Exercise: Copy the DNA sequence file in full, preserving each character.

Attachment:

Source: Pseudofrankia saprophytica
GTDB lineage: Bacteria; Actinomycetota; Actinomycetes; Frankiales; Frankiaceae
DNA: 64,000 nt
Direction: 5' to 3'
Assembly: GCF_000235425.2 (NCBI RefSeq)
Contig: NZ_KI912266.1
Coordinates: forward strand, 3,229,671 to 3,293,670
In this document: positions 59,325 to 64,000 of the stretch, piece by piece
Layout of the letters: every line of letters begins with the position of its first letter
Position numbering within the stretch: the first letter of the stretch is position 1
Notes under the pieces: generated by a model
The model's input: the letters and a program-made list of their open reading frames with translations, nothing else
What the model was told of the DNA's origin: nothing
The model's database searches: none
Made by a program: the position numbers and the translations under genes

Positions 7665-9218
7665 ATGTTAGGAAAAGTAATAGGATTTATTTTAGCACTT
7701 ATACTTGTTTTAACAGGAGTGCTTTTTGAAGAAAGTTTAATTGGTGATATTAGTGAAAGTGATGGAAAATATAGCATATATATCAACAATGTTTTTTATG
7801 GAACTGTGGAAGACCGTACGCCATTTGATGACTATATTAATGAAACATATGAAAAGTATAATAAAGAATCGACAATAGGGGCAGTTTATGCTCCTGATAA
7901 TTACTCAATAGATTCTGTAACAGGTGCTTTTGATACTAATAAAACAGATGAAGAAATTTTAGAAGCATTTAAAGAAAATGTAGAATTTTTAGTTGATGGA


Source: Pseudofrankia saprophytica
GTDB lineage: Bacteria; Actinomycetota; Actinomycetes; Frankiales; Frankiaceae
DNA: 64,000 nt
Direction: 5' to 3'
Assembly: GCF_000235425.2 (NCBI RefSeq)
Contig: NZ_KI912266.1
Coordinates: forward strand, 3,229,671 to 3,293,670
In this document: positions 59,325 to 64,000 of the stretch, piece by piece
Layout of the letters: every line of letters begins with the position of its first letter
Position numbering within the stretch: the first letter of the stretch is position 1
Notes under the pieces: generated by a model
The model's input: the letters and a program-made list of their open reading frames with translations, nothing else
What the model was told of the DNA's origin: nothing
The model's database searches: none
Made by a program: the position numbers and the translations under genes

Positions 7665-9218
7665 ATGTTAGGAAAAGTAATAGGATTTATTTTAGCACTT
7701 ATACTTGTTTTAACAGGAGTGCTTTTTGAAGAAAGTTTAATTGGTGATATTAGTGAAAGTGATGGAAAATATAGCATATATATCAACAATGTTTTTTATG
7801 GAACTGTGGAAGACCGTACGCCATTTGATGACTATATTAATGAAACATATGAAAAGTATAATAAAGAATCGACAATAGGGGCAGTTTATGCTCCTGATAA
7901 TTACTCAATAGATTCTGTAACAGGTGCTTTTGATACTAATAAAACAGATGAAGAAATTTTAGAAGCATTTAAAGAAAATGTAGAATTTTTAGTTGATGGA